Lucia and Tomas are also great cooks. We decided to stay in for the evening so they prepared a wonderful meal of fish, potatoes, and spinach with garlic. Under normal circumstances, I would have shown them how much I appreciated their culinary skills by devouring everything they put in front of me. This night was different, though, and the smell of the garlic almost made me lose my stomach. Yikes, something was clearly wrong!

However, I knew I had to eat, so I joined them for dinner and had some cereal. I managed to eat it all and immediately felt better. My fever was gone by the end of dinner and I was beginning to feel like a new man. We spent the rest of the evening just sitting around chatting and discussing deep philosophical questions.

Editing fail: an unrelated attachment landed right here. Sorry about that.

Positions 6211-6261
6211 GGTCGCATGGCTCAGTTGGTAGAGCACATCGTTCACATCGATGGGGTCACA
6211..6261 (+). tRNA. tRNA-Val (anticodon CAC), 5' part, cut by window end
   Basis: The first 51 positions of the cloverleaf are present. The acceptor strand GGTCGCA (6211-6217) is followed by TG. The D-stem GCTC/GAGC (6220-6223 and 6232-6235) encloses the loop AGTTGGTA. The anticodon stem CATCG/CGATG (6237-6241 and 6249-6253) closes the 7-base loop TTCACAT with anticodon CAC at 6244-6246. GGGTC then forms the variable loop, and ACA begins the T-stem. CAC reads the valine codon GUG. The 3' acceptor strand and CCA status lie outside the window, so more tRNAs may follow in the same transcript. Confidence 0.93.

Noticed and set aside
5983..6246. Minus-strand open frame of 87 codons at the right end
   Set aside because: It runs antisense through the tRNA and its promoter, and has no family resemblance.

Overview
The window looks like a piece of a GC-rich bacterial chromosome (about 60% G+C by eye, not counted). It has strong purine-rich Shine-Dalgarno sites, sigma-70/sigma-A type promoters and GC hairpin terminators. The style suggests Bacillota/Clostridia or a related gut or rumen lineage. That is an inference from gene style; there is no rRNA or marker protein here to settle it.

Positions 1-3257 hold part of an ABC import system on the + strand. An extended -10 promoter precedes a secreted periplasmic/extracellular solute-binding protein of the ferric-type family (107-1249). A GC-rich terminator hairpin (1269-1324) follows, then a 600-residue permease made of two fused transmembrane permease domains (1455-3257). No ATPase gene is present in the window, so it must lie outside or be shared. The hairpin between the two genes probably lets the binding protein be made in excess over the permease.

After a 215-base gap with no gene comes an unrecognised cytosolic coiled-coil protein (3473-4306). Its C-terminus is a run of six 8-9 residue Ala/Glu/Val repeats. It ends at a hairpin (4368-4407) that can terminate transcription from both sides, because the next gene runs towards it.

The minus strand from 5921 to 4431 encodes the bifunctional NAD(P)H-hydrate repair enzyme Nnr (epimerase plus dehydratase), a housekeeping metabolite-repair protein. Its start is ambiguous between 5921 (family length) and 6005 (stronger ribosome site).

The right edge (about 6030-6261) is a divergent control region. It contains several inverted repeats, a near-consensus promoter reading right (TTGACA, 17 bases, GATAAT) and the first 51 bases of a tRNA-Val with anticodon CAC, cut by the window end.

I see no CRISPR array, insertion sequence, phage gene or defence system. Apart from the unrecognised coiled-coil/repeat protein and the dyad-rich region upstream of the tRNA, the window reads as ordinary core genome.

At one point Lucia brought out some mango and berliners (the doughnuts mentioned in my blog about Berlin) and I ensured that there were none left. Ah yes, there's that appetite I know. I'm back, baby! Still, I'm heading to bed to ensure that I'm rested and ready for my last day here.


Amsterdam Day 1

Today was a lot of fun in a very new environment. Tomas had to work so I amused myself by heading into town and just walking around all day. My first impression of Amsterdam when waking up and looking out the window was: green! Tomas et al live in an apartment overlooking one of the canals in the southwest part of the city. There are vibrant green grass and bushy green trees all along the banks of the canal, which give the canal water itself a green hue. Waking up to the shining sun on such a view was like looking into one of the impressionist paintings I saw last weekend.